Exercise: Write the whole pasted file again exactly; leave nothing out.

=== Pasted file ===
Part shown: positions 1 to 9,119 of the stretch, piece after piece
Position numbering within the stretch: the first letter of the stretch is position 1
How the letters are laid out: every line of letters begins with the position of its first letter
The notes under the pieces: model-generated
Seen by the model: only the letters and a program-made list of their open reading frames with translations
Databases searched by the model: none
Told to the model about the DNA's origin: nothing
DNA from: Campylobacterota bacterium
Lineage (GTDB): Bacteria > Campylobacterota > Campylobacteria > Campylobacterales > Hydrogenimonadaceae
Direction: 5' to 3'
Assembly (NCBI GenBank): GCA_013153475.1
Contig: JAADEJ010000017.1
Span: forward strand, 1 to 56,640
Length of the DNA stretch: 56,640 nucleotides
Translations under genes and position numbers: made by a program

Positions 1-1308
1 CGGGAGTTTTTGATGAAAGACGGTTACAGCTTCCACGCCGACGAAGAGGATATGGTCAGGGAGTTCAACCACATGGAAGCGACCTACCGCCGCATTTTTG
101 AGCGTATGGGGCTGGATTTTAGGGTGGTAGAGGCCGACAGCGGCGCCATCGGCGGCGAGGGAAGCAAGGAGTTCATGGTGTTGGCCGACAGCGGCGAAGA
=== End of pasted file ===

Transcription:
Part shown: positions 1 to 9,119 of the stretch, piece after piece
Position numbering within the stretch: the first letter of the stretch is position 1
How the letters are laid out: every line of letters begins with the position of its first letter
The notes under the pieces: model-generated
Seen by the model: only the letters and a program-made list of their open reading frames with translations
Databases searched by the model: none
Told to the model about the DNA's origin: nothing
DNA from: Campylobacterota bacterium
Lineage (GTDB): Bacteria > Campylobacterota > Campylobacteria > Campylobacterales > Hydrogenimonadaceae
Direction: 5' to 3'
Assembly (NCBI GenBank): GCA_013153475.1
Contig: JAADEJ010000017.1
Span: forward strand, 1 to 56,640
Length of the DNA stretch: 56,640 nucleotides
Translations under genes and position numbers: made by a program

Positions 1-1308
1 CGGGAGTTTTTGATGAAAGACGGTTACAGCTTCCACGCCGACGAAGAGGATATGGTCAGGGAGTTCAACCACATGGAAGCGACCTACCGCCGCATTTTTG
101 AGCGTATGGGGCTGGATTTTAGGGTGGTAGAGGCCGACAGCGGCGCCATCGGCGGCGAGGGAAGCAAGGAGTTCATGGTGTTGGCCGACAGCGGCGAAGA